[Update 3:57 p.m.] U.S. House Speaker John Boehner has assured lawmakers that the House will vote on $60 billion in aid related to Superstorm Sandy by January 15, a group of lawmakers from New York and New Jersey told reporters Wednesday afternoon.
[Initial post, 2:22 p.m.] New Jersey Gov. Chris Christie says he doesn't know why House Speaker John Boehner didn't allow a vote on a $60 billion aid package to help Superstorm Sandy victims Tuesday or Wednesday, but he's steamed about it.
"There's only one group to blame for the continued suffering" of Sandy victims, and that's Boehner and the House Republican leadership, Christie told reporters Wednesday afternoon.
“Shame on you. Shame on Congress,” Christie, a Republican, said.
Christie is just one of many New Jersey and New York politicians upset that the House did not consider the aid proposal on the final two full days of the 112th Congress. A new Congress will be sworn in on Thursday. The Senate had passed a bill that would have provided billions of dollars in aid to victims, but the process will begin anew with the new Congress.
Sandy killed at least 113 people in the U.S. and left millions of people without power after running up the East Coast in late October. The storm hit hardest in New York and New Jersey.
Christie said he was given assurances that the House would consider the package after it dealt with the fiscal cliff deal that it passed Tuesday night. But late Tuesday, he said, House Majority Leader Eric Cantor told him that the "authority for the (Sandy) vote was pulled by the speaker."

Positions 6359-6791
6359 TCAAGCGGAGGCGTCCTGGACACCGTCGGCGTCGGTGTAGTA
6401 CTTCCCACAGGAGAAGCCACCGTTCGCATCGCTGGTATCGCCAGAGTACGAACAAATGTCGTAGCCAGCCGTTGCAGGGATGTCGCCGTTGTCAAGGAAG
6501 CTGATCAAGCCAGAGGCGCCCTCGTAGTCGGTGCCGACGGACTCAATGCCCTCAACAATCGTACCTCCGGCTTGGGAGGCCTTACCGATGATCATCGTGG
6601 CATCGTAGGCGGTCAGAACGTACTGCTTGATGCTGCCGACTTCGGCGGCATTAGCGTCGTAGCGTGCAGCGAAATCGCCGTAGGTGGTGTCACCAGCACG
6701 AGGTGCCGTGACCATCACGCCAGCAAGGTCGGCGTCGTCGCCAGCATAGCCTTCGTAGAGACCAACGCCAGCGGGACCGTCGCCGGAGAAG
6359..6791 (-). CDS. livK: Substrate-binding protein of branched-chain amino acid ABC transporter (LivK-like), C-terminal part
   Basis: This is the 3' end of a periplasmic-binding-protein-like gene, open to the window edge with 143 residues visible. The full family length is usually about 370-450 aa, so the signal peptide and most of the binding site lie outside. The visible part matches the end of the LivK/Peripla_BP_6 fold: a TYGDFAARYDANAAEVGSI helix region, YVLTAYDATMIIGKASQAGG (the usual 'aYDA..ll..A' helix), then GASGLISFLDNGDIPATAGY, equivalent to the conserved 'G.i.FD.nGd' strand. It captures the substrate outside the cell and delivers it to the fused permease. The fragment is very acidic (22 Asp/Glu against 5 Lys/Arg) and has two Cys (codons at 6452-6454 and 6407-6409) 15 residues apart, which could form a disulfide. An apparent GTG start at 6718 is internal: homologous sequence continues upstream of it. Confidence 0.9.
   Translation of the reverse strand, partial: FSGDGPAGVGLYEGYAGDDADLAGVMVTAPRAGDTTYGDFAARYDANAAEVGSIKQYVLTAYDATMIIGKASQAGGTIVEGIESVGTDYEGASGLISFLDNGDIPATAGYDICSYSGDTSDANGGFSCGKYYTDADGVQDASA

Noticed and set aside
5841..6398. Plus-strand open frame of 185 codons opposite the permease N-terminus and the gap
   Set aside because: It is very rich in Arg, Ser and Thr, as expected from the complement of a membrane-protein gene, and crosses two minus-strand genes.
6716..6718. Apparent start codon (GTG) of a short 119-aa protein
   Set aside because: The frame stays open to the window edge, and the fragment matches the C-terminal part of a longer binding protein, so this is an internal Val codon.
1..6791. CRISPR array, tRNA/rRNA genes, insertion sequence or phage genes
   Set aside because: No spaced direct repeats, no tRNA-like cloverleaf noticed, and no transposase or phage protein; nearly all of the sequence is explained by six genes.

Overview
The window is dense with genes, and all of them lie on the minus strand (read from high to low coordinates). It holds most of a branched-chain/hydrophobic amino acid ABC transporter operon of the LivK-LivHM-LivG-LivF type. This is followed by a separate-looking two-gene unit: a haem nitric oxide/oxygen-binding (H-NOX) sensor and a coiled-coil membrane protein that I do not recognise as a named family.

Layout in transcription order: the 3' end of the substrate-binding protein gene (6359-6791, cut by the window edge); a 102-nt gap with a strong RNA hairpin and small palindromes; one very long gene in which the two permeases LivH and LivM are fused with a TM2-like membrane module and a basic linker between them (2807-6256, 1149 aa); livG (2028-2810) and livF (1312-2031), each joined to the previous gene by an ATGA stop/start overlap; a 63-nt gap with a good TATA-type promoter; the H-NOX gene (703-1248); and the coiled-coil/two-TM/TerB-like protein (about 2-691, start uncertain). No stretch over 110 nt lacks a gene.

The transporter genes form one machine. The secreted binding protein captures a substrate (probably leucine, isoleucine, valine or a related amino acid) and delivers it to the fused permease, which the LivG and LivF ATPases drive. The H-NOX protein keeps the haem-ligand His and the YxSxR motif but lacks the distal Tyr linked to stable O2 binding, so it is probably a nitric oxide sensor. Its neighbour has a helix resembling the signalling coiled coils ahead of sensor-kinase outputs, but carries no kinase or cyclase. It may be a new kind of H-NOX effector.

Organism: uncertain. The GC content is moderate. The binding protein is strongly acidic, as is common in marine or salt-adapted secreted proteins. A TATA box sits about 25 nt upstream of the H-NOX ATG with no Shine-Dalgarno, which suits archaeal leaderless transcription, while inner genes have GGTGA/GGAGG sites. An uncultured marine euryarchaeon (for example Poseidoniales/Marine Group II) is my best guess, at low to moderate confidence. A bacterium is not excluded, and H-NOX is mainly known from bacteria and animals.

Christie said he then "called the speaker four times last night, and he didn’t take my calls."
"Every day that we don’t begin to get this aid are days that we can’t get people back in their homes, get businesses reopened. ... It’s absolutely disgraceful,” Christie said.
Getting the fiscal cliff deal passed in the House undoubtedly held up the relief measure, and many conservative House Republicans opposed the size of the Senate bill. Some said there were many unrelated provisions in it for items that were not emergency needs.
House Appropriations Chairman Hal Rogers, R-Kentucky, told reporters off the House floor late Tuesday that "leadership was all-consumed with the cliff procedure ... and they really have not had the time to devote to this because of that."
Up until Tuesday night, GOP leaders were working toward a plan of splitting up the vote into two measures: one providing $27 billion for immediate needs and another amendment offering $33 billion for longer-term recovery efforts.
Rogers said he was ready to move his scaled-back bill but did not give a timetable for the vote in the next Congress.
"FEMA has plenty of money, there's no immediate needs," he said, referring to the Federal Emergency Management Agency.
U.S. Rep. Peter King, a New York Republican who also is upset that the House didn't vote on the package, told CNN Wednesday that Rogers "doesn't know what he's talking about."
"The FEMA money is not going to rebuild businesses, that's not going to provide food and shelter, and it's not going to reimburse the local governments," he said.
The bill included grant funding for owners of homes and businesses, as well as funding for public improvement projects on the electric grid, hospitals and transit systems to prevent damage from future storms.
King called the House leadership's move a "knife in the back." Boehner did not immediately respond publicly to King's assertions.
Michael Steel, Boehner's spokesman, said the speaker is "committed to getting this bill passed this month."